Remember This: Before Shazam or iTunes playlists, Q102 Top 10 put the Hammertime into local radio

Cassette players in hand, fans waited for show

CINCINNATI -- Today, music lovers can carry a virtual music library on their smartphones, allowing playback of any favorite whenever the mood strikes. But not that long ago, home phones played a major role in determining song selection.

Throughout the 1980s and early '90s, Q102's Top 10 at 10 p.m. relied on calls from listeners to determine which artists would get airtime during the coveted nightly slot.

The concept was simple: Fans called the station to request their favorite song, be it by Styx, Prince, Madonna or John Cougar (before he started using his given Mellencamp name and then dropped the Cougar). The calls were tallied, and the 10 most requested made the play-back list. A weeknight, slimmed-down version of Casey Kasem's Top 40 that focused only on the interests of the Q102 audience, the Top 10 list served up 10 straight fan favorites to an audience that helped decide the programming.

Listeners then tuned in each night, fingers primed to hit record on their cassette players as they waited to hear their requested songs and hoped the DJ didn't talk over the beginning. The top 10 was a sure way to hear the most in-demand songs and record them for later playback – an '80s version of music downloads.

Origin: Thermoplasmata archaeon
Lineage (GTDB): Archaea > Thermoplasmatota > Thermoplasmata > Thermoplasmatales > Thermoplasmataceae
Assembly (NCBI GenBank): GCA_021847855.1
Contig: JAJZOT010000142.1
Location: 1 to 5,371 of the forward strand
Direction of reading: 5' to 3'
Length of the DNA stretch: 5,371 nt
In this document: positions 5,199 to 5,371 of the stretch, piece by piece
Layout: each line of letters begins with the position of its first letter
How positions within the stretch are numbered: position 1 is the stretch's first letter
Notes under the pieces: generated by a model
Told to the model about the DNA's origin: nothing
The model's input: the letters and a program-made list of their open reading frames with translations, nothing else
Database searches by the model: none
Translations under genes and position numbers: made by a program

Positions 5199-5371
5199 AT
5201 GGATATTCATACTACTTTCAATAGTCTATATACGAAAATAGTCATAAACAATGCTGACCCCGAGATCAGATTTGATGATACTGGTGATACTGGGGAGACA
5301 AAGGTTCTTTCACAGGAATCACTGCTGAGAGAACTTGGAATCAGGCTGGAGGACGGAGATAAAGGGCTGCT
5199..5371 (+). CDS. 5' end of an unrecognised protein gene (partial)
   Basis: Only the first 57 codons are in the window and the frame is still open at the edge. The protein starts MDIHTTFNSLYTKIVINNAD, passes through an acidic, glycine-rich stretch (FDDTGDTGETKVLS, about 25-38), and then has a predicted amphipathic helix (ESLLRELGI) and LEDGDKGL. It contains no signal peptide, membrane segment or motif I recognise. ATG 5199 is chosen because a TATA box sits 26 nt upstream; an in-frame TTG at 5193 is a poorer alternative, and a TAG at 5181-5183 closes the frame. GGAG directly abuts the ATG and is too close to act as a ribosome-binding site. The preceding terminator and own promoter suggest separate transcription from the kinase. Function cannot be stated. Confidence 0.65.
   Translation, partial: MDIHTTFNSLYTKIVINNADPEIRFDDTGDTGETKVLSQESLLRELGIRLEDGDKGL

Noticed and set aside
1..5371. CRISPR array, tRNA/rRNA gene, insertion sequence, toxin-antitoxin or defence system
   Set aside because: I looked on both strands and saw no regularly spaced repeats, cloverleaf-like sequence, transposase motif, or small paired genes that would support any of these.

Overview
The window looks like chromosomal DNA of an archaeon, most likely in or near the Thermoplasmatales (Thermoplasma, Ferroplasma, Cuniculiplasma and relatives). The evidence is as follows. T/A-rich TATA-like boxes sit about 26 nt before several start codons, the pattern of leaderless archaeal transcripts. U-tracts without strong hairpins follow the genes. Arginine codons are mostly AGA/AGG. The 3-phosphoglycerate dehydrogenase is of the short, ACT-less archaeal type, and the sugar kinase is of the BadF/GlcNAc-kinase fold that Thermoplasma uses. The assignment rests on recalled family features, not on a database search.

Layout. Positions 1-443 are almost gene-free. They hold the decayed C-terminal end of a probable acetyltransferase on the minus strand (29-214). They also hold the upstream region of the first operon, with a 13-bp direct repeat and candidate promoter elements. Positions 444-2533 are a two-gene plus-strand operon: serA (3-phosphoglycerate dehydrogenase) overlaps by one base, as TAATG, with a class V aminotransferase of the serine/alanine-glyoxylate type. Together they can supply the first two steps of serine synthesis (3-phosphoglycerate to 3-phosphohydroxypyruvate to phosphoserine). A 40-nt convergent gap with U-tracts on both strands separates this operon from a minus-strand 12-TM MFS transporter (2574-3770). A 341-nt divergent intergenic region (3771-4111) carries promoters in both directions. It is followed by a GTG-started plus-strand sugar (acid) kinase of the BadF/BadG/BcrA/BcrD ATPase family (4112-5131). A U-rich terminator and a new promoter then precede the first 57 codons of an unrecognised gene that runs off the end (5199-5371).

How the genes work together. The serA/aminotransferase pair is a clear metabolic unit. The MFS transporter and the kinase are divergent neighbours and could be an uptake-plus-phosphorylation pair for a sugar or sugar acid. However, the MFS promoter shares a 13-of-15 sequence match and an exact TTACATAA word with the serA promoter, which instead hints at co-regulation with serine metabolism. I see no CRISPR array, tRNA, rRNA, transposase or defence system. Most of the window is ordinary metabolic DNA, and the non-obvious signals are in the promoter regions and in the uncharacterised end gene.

"I remember when my sister and I were little we would go to her room and listen to the Q102 countdown," said Jennifer Fritsch, Q102 morning show producer, who joined the station staff in 2001. "We would get our cassette tapes out to record our favorite songs because we knew we would always hear them on the countdown. We even had a notebook, too, that we would write down all the songs from 10 to one.

"For some reason, MC Hammer always sticks out in my mind when you talk about the countdown. I remember my dad would yell out, 'It's Hammertime!' when MC Hammer was No. 1 on the Q102 countdown."

Mark Sebastian, a longtime DJ for the station, was one of several over the years who delivered the list. And while he did occasionally talk over the songs, most fans seemed to approve his ad-libbed additions.

"I don't remember what my bedtime was, but I do remember it was before the Top 10 countdown ended every night. I couldn't miss the countdown. I would listen to the whole thing with the volume turned way down and my head pressed against the mesh of a big box speaker," said Michelle Poston Combs, formerly of Cincinnati, in her blog Rubber Shoes in Hell. "Every single night, for months, the number one song was 'Stairway to Heaven.' And every night, at the end of the song just after Robert Plant sings 'and she's buying a stairway to' and before he sings 'heaven,' Mark Sebastian would whisper 'bite me'. Every night."

Countdowns are still part of the radio programming because everybody loves a countdown that leads to their favorite song -- or so says Q102 Program Director Patty Marshall -- but new technology has changed the process.

Listener input is used today, but gone are the request calls and the tally sheets. The Shazam Top 7 at 7 is compiled using localized analytics from Shazam, a music-identifying app used to tell users the title and artist of a song.

But use of the app does not necessarily imply fondness for a song.

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